The Long Bridge

From about the fourteenth century the river was crossed at this point by a wooden bridge. The completion of the canal caused an increase in heavy traffic over the river so the wooden bridge was replaced by this stone one in 1826. It was designed to be a wider structure, but the landowners paying for it did not want to spend that much money, so a narrower design was adopted, much to the dismay of the architect. Unfortunately the bridge proved to be too narrow and there were several accidents upon it, including a Mrs Tomley, who was crushed to death In 1857 the footpaths, supported by iron arches, were added to make the bridge a little less dangerous.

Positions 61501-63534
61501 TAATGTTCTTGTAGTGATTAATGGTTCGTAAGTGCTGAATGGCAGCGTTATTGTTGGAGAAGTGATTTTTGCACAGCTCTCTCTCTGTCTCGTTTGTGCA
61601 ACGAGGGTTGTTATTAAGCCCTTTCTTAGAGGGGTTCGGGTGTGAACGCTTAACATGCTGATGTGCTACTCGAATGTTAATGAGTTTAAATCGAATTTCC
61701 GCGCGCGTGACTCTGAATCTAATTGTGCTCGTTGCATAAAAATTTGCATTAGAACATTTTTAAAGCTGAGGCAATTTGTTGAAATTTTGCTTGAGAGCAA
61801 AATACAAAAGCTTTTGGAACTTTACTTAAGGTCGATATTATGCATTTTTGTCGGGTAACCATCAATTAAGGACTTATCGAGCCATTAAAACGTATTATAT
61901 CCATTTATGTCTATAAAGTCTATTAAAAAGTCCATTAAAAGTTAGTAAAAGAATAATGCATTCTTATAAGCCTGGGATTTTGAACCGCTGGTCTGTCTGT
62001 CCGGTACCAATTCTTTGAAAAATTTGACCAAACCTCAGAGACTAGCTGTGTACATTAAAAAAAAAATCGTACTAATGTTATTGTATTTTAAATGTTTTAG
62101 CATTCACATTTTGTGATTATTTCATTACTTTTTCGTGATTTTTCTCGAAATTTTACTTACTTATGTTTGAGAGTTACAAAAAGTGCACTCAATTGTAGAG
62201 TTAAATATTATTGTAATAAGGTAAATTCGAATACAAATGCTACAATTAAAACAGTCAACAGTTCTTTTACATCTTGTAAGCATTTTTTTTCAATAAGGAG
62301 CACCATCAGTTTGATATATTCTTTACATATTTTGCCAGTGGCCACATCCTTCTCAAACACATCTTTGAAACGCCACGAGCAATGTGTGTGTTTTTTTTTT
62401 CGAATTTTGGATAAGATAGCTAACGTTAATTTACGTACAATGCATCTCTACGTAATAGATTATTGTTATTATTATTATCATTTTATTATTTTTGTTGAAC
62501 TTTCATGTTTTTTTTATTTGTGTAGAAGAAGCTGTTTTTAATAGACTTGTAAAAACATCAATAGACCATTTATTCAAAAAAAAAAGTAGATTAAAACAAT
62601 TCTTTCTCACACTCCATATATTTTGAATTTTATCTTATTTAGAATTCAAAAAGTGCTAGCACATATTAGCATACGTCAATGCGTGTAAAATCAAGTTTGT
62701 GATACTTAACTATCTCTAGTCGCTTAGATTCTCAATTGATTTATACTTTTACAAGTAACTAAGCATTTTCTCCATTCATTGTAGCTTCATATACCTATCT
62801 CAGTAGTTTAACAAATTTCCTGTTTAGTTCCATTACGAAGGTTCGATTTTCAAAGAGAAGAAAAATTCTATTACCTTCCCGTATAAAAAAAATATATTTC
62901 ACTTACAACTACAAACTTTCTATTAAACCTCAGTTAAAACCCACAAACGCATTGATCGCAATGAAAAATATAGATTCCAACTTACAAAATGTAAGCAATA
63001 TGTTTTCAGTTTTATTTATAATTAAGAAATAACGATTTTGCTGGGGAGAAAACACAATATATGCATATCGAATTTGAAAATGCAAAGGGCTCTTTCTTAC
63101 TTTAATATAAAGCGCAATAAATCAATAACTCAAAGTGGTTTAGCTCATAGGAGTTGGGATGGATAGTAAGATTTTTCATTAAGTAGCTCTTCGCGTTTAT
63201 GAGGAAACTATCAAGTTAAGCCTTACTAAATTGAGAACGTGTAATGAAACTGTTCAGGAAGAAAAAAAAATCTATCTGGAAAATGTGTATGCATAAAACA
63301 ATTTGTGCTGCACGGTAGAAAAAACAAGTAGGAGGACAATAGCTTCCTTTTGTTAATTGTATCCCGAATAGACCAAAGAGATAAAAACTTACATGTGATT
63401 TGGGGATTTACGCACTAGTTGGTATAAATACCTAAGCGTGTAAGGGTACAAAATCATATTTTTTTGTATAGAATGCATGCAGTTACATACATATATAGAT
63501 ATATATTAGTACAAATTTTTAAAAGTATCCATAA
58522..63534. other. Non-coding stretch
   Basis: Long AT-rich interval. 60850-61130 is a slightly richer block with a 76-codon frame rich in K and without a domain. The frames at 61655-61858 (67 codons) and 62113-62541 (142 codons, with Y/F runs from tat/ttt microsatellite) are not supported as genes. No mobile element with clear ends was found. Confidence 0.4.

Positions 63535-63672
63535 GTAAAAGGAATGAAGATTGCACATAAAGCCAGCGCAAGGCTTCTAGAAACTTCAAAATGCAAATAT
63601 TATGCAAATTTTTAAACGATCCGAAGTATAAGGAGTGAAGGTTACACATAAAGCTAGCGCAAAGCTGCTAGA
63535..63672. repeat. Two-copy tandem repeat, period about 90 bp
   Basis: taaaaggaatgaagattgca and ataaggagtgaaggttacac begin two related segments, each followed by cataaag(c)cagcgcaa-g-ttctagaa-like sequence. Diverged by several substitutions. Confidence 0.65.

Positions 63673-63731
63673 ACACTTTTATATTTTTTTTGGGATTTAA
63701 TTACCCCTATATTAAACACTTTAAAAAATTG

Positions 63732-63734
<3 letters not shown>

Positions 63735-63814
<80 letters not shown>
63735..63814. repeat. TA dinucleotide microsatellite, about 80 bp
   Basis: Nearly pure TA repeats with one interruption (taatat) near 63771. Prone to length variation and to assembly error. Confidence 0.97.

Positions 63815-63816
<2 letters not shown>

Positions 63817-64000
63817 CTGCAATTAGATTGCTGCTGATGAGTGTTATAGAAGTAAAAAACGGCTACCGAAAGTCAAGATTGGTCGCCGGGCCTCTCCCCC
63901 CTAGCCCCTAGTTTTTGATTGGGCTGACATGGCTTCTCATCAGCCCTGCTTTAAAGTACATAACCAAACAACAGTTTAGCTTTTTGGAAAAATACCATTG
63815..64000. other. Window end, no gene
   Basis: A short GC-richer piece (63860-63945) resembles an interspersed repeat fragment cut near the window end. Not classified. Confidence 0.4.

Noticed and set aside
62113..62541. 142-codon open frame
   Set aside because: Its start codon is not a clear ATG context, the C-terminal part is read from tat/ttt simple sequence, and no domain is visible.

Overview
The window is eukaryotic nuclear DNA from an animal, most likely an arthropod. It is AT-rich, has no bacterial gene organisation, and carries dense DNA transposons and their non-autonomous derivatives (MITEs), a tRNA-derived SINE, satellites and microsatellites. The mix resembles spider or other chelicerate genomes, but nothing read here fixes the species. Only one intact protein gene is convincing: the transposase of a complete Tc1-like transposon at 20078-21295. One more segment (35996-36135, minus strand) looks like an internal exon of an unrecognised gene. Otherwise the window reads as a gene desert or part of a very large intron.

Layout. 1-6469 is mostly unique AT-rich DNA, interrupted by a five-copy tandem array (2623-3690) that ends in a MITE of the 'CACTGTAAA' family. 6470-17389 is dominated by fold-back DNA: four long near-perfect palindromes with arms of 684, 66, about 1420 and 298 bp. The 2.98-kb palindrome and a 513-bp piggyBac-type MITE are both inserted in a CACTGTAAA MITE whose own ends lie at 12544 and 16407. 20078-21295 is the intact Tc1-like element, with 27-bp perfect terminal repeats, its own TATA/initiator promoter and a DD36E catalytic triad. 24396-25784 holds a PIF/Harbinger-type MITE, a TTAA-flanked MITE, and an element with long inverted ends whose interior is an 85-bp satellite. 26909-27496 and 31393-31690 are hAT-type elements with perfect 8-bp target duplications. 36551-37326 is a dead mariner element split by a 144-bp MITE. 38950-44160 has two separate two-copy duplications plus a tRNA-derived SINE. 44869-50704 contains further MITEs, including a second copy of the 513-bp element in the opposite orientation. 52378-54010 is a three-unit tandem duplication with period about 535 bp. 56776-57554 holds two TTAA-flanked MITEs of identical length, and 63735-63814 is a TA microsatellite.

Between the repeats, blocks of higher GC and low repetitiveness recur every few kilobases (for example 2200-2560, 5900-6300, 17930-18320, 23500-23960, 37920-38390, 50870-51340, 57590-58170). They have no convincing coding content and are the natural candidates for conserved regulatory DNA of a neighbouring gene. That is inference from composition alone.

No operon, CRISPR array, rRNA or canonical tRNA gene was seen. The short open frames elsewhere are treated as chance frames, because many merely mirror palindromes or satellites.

During the floods of 1960 and 1964, the bridge could be accessed at the Penygloddfa side of the river, but Broad Street was under several feet of water.

Did you know?


With growing industry in the town the original wooden bridge was not strong enough for the growing traffic, this was replaced with a stone bridge in 1826.


The stone bridge was meant to be much wider than the design adopted and it soon needed footpaths that were supported by iron arches on the side of the bridge.


The long bridge and Broad Street used to flood regularly 1964 saw Broad Street under several feet of water.


The bridge is one of Newtown’s iconic structures and it sits proudly at the top of the town main street.